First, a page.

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Commentary on Emblem 7

The poem is a fairly closely rendered fable from Aesop (Halm 324, Perry 182), though in the Aesopan tradition the figure is "an image of a god," not of Isis, whose presence heightens the sense of the "mysteries." A slightly different ending emphasizes the unhappiness of the driver (Perry, in his Loeb edition of Babrius and Phaedrus, p. 456, translates: "Miserable creature, did this too remain for me to experience, to behold you, an ass, bowed down to by men?").

There is also the ancient proverb Asinus portans mysteria, An ass that bears the mysteries (Erasmus Adages 2.2.4), found in Aristophanes Frogs 159-60 ("God knows, an ass that bears the mysteries / Am I; but I'll not carry them much longer"), the moment played with in Apuleius Metamorphoses 8.24 when the narrator, transformed into an ass, carries about the goddess Ceres.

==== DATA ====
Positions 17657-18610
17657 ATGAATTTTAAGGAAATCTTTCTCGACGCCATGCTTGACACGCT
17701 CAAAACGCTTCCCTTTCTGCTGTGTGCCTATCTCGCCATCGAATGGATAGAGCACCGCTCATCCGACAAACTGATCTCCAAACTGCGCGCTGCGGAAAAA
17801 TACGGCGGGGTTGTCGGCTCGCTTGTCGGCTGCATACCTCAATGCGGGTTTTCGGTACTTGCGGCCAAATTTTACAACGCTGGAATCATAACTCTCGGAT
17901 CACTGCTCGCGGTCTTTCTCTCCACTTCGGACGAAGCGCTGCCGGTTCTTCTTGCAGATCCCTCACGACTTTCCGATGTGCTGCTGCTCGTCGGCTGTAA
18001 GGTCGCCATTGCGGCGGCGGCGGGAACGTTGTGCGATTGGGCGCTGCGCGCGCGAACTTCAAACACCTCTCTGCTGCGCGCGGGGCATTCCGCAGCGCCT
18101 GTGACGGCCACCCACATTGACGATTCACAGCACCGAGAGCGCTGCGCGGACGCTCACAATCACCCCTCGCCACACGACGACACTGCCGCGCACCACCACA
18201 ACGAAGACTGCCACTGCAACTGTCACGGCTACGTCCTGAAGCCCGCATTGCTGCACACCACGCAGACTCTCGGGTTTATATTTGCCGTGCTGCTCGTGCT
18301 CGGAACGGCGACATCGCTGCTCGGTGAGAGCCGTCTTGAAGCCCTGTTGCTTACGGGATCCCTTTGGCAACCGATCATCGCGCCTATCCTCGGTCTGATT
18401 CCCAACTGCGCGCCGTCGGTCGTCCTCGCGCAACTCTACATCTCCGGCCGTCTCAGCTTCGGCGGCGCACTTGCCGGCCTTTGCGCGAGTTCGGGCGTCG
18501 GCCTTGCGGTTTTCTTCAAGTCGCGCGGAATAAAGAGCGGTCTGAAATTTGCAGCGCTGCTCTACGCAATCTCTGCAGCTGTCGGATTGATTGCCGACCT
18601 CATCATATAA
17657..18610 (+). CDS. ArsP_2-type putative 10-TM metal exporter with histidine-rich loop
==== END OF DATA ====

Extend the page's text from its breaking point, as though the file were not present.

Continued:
A classical fable that applies nicely to 16th-century debates over symbol and substance in the Christian faith.

Virginia Callahan has written a commentary on the Latinity of the poem.

We have added two early English translations of the emblem, and there is the well-known version in Whitney's Choice of Emblemes, on page 8 (you may compare these in frames). And there is at Glasgow a 1536 French translation of this emblem, conventionally number 35 by Jean Lefevre (Alciato and this are also together in frames).

Last modified 1 May 1996